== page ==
The latest numbers show women still making about 25% less then men for the same work. Any progress we've made so far comes from trailblazers like Lilly Ledbetter, the Alabama woman who spoke in Buffalo last month about her battle for equal pay. Here's Eyewitness News anchor Joanna Pasceri.
You may have heard her name, but you might not know her story. She is the woman behind the Lilly Ledbetter Fair Pay Act signed into law by President Obama in 2009.
It all began with a legal battle 11 years earlier when Ledbetter, a production supervisor at a Goodyear tire plant in Alabama, filed an equal pay lawsuit against her employer.
Ledbetter found out she was making 40% less than her male counterparts.
The law in place at the time was the Civil Rights Act of 1964, signed by President Johnson. Ledbetter won her case, lost on appeal and then took it all the way to the Supreme Court.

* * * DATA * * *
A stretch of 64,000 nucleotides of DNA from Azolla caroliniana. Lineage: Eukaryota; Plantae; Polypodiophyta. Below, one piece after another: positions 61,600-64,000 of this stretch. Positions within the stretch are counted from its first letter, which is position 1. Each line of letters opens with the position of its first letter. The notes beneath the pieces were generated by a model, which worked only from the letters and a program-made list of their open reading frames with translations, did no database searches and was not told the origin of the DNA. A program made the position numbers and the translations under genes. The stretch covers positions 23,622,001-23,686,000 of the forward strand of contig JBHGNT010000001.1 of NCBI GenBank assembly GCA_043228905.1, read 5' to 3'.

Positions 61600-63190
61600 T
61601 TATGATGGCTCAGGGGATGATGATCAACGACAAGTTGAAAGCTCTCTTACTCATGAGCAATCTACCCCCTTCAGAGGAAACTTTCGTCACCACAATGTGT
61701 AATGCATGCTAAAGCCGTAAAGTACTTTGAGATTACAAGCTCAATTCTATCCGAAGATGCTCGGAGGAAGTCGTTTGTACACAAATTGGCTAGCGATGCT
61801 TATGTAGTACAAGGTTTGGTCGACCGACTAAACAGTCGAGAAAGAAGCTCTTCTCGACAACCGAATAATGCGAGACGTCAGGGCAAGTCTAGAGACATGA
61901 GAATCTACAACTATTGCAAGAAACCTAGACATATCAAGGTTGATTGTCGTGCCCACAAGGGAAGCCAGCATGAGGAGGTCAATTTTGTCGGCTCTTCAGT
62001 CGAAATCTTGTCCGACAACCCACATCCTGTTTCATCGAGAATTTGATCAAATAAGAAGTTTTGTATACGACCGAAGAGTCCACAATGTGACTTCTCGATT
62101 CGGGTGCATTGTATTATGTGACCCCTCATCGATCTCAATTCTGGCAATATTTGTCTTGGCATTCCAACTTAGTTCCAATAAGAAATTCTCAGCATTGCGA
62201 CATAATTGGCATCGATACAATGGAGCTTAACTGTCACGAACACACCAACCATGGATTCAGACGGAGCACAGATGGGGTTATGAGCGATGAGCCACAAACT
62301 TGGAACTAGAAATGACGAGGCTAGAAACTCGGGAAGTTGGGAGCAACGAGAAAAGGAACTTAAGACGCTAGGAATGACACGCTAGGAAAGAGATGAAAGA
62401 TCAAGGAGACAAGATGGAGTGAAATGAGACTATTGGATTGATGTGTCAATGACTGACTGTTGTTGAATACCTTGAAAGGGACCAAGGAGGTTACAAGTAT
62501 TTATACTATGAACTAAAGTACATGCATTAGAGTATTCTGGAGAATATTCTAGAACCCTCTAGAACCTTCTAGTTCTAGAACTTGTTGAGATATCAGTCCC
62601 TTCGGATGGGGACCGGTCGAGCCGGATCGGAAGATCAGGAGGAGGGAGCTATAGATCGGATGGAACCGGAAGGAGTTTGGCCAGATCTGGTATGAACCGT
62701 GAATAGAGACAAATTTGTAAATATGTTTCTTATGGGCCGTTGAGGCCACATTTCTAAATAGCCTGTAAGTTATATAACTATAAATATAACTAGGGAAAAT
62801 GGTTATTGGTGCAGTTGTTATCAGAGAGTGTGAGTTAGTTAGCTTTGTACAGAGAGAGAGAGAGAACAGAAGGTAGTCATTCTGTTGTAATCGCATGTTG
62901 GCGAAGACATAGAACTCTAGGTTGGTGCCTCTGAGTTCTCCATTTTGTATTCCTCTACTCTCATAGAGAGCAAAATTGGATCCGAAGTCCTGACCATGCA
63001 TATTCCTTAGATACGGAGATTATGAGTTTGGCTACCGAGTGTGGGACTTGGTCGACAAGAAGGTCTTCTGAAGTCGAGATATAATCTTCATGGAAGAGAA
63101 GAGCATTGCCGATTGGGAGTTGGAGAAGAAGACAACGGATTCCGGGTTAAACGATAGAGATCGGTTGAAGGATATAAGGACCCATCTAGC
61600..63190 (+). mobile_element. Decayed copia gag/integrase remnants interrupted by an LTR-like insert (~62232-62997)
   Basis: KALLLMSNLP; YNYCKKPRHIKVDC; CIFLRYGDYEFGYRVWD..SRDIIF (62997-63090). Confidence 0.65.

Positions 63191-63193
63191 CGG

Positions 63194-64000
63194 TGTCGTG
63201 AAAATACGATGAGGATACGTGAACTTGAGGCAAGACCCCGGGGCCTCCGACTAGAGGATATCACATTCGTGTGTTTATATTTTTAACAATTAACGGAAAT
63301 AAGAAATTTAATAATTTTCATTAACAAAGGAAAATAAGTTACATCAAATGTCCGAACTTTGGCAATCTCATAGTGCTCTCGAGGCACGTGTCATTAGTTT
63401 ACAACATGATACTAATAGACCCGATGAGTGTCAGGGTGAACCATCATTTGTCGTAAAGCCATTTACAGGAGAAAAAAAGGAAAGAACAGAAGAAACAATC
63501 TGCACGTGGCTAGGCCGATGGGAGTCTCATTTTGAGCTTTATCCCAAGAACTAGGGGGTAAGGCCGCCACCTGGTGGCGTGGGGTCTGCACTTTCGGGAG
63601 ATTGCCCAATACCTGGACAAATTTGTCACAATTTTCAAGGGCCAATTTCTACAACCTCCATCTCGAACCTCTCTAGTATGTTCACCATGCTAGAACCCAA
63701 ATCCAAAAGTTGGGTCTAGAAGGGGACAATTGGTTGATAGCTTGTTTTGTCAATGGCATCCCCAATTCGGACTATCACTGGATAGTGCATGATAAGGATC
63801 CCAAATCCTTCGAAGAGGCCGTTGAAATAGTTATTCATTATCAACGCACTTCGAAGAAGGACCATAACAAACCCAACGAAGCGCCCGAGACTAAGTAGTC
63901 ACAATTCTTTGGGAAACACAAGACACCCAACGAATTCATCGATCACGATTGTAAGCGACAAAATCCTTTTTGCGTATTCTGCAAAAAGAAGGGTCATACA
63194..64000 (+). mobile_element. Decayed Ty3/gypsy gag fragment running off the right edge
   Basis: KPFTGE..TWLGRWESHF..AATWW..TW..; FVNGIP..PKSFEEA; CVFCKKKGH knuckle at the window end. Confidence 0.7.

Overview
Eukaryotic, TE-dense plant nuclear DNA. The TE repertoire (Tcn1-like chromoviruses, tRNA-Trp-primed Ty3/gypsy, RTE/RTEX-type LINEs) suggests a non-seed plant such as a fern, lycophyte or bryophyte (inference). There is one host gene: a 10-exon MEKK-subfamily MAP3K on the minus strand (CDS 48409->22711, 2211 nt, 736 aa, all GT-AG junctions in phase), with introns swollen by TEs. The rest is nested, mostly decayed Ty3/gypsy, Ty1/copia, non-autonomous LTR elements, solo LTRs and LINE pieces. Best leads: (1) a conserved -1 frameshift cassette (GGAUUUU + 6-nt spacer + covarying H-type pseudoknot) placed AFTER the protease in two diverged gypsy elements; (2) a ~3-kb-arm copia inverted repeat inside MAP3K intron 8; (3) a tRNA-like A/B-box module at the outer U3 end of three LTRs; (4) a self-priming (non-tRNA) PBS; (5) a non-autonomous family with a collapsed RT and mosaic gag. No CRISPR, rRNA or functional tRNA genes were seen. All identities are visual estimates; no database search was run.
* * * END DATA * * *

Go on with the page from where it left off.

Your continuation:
The Supreme Court justices ruled 5-4 against her, with the dissenting justices saying she had to act within 180 days of her first paycheck. In the updated Fair Pay Act of 2009, it's 180 days after receiving any discriminatory paycheck.
Ledbetter's lower salary also affected her retirement. The 75-year old is now a widow with a smaller pension and social security benefits.
Ledbetter never saw a penny in back pay, but she has no regrets. Even though the Fair Pay Act of 2009 bears her name, she says it's not about her.
"There's nothing special about me. I am not unique," said Ledbetter. "I am just the tip of the iceberg because these stories are across the United States."